Authors: Jonty Slater and Deirdre Sheridan – Blue Globe Innovation, Louis Potter and Denise Soesilo – Outsight International
Creating effective and sustainable innovation in the humanitarian and development sectors: some essential parts of the puzzle.
Can we achieve humanitarian goals using open innovation models? Building on the ideas of the crowd can be a compelling approach to tackle some of the biggest humanitarian issues of our day. Original ideas help businesses avoid disruptive threats from elsewhere in their industry, and this same approach and energy can help to create supportive and creative humanitarian programmes. However, it can be less clear whether traditional innovations approaches can provide value in this sector.
Often, innovation is used in corporate environments to improve business practices — such as sourcing ideas for new solutions or new marketing strategies directly from employees. Workplace innovation has been especially important in the age of the COVID-19 pandemic, with working from home becoming a new standard for many offices. But within the humanitarian sector, ‘innovation’ as a term has lost its sheen. Particularly when considered alongside the challenges that COVID-19 has provided in the past year, many feel that ‘innovation’ might not be relevant to the humanitarian sector at this time. But innovation always has a place. Blue Globe Innovation and Outsight International — two innovation consultancies — regularly work together to bring innovation strategies into the humanitarian space. Read on to find out how our work has spread worldwide to solve issues in a sustainable way.
Getting to effective and sustainable innovation
To date, whilst humanitarian innovation initiatives have led to interesting developments in technology and processes, they have struggled to achieve sustainable and effective change. Effective and impactful innovation must focus on addressing local needs first, while still prioritising scalable solutions. Humanitarian innovation must therefore address the root causes and systemic issues causing the problem. With the right partners and the right priorities, we can create effective solutions and help to “programme” new innovations into areas of need. To construct self-sustaining development, local innovation strategies must be implemented, and establishing the field context and evidence for this work is crucial to help disrupt and develop scalable change.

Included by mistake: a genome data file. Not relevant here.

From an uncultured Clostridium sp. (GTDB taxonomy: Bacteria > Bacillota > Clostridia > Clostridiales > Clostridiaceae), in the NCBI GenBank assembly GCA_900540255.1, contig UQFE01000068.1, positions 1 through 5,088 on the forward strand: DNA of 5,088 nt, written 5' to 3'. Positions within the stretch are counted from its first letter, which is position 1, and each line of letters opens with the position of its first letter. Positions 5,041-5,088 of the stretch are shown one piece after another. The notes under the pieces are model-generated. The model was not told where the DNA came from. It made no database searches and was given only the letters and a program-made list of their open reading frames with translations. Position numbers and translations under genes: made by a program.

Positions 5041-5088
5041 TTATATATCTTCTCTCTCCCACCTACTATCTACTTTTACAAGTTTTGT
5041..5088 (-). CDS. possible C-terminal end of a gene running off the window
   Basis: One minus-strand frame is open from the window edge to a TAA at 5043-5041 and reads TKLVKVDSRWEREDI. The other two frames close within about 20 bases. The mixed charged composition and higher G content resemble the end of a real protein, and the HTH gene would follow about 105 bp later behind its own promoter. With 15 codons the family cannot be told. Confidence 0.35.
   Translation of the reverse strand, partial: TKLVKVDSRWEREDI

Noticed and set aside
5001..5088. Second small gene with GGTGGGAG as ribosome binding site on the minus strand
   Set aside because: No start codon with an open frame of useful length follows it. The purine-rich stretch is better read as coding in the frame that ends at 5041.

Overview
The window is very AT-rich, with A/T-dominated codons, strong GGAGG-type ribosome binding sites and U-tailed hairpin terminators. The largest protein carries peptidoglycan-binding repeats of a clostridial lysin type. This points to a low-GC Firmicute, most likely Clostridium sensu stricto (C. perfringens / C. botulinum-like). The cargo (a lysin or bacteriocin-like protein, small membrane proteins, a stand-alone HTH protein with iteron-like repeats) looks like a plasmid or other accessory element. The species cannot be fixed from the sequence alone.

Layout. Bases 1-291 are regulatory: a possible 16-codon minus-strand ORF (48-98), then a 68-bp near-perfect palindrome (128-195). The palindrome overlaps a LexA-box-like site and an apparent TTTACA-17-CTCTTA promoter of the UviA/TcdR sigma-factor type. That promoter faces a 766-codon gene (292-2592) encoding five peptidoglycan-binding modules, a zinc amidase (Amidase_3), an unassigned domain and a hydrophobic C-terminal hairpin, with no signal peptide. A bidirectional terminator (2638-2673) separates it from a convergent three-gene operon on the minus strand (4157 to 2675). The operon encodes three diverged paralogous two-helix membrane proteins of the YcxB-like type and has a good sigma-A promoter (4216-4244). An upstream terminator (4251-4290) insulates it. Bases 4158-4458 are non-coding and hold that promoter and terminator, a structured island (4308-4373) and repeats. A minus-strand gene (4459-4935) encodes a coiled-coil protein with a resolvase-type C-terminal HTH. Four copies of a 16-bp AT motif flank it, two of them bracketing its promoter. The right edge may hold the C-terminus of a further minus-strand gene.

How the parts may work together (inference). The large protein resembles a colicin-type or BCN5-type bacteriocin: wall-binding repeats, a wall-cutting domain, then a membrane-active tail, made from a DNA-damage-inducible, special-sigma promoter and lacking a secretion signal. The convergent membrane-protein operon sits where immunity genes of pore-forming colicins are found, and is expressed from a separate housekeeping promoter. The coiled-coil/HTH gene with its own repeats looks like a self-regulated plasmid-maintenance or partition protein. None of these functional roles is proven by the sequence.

Outsight International and Blue Globe Innovation utilise a number of specific strategies to adapt innovation to humanitarian and development causes. These aim to create projects with lasting positive effects, while further empowering and stimulating self-improvement and active engagement in local communities. Two of these tenets are: planning a journey to scale and keeping it local. We now explore how these relate to using innovation to push genuine change.
Keep it local
At OI and BG, we emphasise the importance of not making any non-local organisation or stakeholder a permanent part of a solution, in order to ensure ownership and scale-up is carried out in a responsible and manageable way. Engaging the intended audience and beneficiaries is crucial from the start — in order to ensure the right people are being reached, the extra support from consultancies helps to create a pathway to success. The most important element of this success is ensuring innovation incorporates the efforts of local communities from the beginning. Our goal is to make ourselves redundant in our projects as soon as possible — the sooner local actors can take over our roles in facilitating their journey, the better!